“Today’s Budget is a positive step towards the government’s commitment to levelling up the economy, ensuring the Midlands Engine is at the heart of the UK’s future prosperity.”
Harry Pearl, CEO of Roadmender Asphalt, a company which makes materials to fill potholes, was naturally delighted! “The budget lays out an exciting programme for levelling up Britain’s businesses and infrastructure,” he stated.
“The pothole fund offers a fantastic opportunity to implement new technologies that allow us to repair roads far quicker than before. This will reduce the time of disruption for road users, as well as proving to be the cheaper and move environmentally friendly option.”
The Campaign for Better Transport also focussed on potholes, welcoming the £1 billion investment in green transport solutions and commenting that “the long overdue money to repair potholes is also welcome; the poor state of local roads is an ongoing issue and cause of concern to all road users”.
No comment was made on the level of rail investment, though the fact that train fares continue to rise attracted some attention.
The spending on infrastructure as a whole, both rail and road, drew comments about the availability of skills. Martin Hottass, managing director of technical training at City & Guilds, said: “It is reassuring to see from today’s Budget that the government is taking steps to progress critical infrastructure projects.
“However, the government must ensure that there are plans in place to address the skills crisis we are facing in the infrastructure sector. We hope to see this addressed in the National Infrastructure Strategy which will be published later this year.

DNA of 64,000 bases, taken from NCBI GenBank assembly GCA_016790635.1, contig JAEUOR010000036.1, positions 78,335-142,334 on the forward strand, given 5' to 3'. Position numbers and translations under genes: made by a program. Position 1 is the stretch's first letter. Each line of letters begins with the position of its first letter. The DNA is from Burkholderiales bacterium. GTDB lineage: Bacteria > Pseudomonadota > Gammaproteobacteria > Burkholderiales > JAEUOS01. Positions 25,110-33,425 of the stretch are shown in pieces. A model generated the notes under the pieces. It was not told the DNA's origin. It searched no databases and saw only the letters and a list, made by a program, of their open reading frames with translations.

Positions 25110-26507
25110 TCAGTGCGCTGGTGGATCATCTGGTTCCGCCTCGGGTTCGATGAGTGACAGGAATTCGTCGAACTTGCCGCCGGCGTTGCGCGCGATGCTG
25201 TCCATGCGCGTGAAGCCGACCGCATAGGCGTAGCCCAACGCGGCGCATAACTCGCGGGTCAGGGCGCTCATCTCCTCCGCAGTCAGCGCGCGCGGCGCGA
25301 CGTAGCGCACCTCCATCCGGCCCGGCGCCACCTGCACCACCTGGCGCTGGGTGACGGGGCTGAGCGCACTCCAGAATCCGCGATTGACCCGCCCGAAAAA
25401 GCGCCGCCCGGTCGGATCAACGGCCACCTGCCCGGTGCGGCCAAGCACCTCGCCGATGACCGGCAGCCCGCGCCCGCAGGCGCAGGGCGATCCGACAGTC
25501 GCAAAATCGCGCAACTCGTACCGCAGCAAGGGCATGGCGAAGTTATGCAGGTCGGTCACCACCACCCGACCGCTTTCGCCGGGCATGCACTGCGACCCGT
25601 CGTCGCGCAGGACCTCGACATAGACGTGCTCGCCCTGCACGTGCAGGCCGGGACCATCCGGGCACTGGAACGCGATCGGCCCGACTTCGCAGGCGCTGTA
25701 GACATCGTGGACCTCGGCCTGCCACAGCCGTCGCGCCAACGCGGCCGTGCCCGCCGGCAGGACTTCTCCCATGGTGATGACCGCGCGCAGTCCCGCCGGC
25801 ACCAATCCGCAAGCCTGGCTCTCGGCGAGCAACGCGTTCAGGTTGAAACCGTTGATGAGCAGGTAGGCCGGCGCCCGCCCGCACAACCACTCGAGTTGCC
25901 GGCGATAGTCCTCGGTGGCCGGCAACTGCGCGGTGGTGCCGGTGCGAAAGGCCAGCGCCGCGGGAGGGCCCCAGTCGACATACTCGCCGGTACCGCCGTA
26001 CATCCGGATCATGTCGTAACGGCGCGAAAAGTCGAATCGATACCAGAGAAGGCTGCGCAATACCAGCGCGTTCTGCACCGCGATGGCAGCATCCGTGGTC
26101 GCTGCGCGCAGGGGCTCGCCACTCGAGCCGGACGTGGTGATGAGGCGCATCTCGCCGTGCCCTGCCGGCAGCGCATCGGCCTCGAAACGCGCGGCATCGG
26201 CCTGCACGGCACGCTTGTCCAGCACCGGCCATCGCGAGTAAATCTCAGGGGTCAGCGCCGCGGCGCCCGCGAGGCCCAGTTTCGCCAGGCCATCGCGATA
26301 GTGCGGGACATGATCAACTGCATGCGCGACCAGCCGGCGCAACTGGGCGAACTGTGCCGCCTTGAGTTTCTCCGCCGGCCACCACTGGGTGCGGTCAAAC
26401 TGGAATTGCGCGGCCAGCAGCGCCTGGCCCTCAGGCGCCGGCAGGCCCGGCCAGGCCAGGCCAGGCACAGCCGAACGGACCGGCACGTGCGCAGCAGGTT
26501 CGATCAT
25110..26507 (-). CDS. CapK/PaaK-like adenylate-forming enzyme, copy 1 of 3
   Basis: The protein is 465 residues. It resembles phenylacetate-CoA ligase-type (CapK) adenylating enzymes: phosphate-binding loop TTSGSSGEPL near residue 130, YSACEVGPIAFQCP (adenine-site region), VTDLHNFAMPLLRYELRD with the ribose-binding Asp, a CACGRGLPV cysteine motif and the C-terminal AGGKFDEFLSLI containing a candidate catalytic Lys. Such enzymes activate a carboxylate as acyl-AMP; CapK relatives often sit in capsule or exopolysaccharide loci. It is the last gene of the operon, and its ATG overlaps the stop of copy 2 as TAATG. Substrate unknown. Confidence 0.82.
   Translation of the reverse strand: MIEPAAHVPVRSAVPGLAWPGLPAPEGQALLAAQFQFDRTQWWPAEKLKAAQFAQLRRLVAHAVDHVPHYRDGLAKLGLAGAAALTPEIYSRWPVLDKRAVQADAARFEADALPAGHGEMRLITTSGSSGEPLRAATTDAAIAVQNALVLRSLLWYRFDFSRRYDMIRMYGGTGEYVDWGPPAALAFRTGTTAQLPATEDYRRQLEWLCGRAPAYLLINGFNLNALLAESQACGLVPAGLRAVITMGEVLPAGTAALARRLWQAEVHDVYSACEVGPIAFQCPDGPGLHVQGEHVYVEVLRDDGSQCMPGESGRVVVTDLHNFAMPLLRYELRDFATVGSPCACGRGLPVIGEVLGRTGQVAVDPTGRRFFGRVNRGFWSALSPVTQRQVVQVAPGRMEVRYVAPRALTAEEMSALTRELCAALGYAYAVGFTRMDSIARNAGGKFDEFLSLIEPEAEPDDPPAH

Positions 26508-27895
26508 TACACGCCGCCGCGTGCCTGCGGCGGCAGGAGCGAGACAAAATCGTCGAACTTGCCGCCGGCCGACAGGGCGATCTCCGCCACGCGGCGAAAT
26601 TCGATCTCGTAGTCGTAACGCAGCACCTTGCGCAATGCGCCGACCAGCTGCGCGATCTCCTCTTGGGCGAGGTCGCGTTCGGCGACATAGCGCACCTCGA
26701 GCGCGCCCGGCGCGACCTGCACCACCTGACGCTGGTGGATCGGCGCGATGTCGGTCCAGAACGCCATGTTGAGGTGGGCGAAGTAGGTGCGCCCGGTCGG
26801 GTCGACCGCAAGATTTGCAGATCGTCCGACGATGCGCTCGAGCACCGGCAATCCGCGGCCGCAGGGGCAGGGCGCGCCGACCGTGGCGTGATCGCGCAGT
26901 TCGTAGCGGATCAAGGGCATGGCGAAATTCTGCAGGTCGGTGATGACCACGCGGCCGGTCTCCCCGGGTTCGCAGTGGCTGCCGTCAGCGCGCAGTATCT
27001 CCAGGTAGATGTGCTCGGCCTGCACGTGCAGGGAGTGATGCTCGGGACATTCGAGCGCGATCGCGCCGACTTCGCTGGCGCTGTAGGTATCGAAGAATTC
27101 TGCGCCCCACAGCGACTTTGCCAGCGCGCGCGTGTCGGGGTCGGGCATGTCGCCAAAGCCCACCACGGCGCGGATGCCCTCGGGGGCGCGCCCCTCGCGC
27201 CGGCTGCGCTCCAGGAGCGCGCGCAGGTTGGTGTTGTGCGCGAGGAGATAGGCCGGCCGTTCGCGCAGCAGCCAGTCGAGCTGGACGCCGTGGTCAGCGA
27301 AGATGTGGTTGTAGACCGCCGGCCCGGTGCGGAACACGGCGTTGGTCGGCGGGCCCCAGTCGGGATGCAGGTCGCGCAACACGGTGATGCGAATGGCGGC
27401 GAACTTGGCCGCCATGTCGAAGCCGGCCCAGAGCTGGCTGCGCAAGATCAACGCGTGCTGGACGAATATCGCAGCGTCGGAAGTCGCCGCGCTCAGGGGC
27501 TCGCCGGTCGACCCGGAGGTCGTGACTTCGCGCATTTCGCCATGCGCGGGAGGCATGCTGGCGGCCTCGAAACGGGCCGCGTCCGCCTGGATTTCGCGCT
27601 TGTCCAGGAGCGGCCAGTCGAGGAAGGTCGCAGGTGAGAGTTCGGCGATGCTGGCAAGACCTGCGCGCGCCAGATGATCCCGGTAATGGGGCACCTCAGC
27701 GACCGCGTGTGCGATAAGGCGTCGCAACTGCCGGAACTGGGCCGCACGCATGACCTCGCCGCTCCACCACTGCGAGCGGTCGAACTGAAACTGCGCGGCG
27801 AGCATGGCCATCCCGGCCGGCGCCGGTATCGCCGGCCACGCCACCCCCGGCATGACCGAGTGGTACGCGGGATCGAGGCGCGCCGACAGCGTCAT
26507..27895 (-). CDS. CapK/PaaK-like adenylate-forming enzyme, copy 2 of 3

“With a number of large-scale projects on the horizon for UK infrastructure, from HS2 to Northern Powerhouse Rail, as well as several projects to increase green energy and upgrade crumbling railway infrastructure in the North of England, we need to significantly increase the amount of talent coming into the industry or we won’t have the workforce needed to deliver these ambitious plans.
“We are already facing a skills crisis in the sector, according to data from Energy & Utility Skills published earlier this year, 26 per cent of the 800,000 unfilled vacancies in the sector are down to skills shortages. It is critical that the government acts now to upskill a new generation of much needed skilled engineers and technicians.
“Against a backdrop of low unemployment in the UK and with Brexit and more stringent immigration control on the horizon, it is essential that we look to the millions of underutilised people that were identified in our recent research Missing Millions. By retraining people in badly paid insecure work or in careers at risk of automation, as well as opening up opportunities for people with caring responsibilities, we can not only fill skills gaps but also significantly improve social mobility in the country.